Gradient Descent Learning
An artificial neural network that uses threshold devices as output units (e.g. the perceptron (Rosenblatt, 1962)) is typically trained with the delta rule. This means that the change in a connection weight is defined by the product of the output unit's error and the activity being sent through the other end of the connection. Threshold devices use the discontinuous step function to compute activity. If this type of function is approximated by a continuous function, such as the logistic equation, then a more advance type of learning can be defined. In this more advanced learning, weights are changed in such a way that network error is decreased as rapidly as possible. In other words, the learning rule moves the network down the steepest slope in error space. This is called gradient descent learning. The delta rule can be converted into gradient descent learning by multiplying output unit error by the first derivative of the output unit's activation function (Rumelhart, Hinton & Williams, 1986). Gradient descent learning is the most common approach to training modern connectionist networks that use integration devices or value units as processors (Dawson, 2004).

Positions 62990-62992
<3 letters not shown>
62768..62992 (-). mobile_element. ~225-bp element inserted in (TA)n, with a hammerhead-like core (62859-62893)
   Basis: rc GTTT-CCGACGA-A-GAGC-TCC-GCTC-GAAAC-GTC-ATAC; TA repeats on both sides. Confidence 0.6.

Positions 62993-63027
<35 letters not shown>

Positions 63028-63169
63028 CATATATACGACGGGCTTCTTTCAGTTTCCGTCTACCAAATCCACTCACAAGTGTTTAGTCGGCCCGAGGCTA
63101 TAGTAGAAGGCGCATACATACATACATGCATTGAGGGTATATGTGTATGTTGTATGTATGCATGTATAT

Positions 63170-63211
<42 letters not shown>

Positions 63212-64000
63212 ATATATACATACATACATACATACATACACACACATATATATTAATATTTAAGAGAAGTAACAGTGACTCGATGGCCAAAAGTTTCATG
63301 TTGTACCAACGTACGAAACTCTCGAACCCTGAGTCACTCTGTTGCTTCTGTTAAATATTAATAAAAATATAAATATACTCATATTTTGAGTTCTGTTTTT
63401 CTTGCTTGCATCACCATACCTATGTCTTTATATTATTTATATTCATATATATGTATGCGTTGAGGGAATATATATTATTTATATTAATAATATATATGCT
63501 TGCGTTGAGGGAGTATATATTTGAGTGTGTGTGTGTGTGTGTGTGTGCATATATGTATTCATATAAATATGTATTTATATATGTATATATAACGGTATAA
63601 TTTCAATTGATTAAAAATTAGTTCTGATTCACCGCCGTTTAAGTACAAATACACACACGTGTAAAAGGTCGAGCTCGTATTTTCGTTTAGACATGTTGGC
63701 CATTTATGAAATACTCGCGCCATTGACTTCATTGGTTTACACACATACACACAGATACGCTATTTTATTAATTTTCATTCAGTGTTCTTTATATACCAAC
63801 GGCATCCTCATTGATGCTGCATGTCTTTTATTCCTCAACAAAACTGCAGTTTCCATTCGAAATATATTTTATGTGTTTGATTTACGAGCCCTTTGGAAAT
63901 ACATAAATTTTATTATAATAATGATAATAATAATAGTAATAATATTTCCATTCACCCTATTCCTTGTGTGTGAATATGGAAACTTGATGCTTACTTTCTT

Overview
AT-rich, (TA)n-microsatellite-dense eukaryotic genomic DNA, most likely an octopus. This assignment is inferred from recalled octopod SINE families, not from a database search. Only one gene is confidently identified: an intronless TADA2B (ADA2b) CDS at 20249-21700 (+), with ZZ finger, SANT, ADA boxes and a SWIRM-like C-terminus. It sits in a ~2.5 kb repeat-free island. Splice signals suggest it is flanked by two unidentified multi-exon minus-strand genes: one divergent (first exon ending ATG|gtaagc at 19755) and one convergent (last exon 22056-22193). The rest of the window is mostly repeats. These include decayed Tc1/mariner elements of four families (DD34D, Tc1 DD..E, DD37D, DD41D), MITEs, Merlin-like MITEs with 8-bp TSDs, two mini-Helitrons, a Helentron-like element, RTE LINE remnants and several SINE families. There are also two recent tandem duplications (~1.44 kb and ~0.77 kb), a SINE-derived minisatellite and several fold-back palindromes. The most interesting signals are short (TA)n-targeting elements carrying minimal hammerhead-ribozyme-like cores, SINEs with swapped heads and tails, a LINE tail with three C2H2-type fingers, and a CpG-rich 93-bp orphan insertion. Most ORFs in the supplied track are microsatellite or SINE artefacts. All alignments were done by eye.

References:
 Dawson, M. R. W. (2004). Minds And Machines : Connectionism And Psychological Modeling. Malden, MA: Blackwell Pub.
 Rosenblatt, F. (1962). Principles Of Neurodynamics. Washington: Spartan Books.
 Rumelhart, D. E., Hinton, G. E., & Williams, R. J. (1986). Learning internal representations by error propagation. In D. E. Rumelhart & G. E. Hinton (Eds.), Parallel Distributed Processing (Vol. 1, pp. 318362). Cambridge, MA: MIT Press.
(Added January 2010)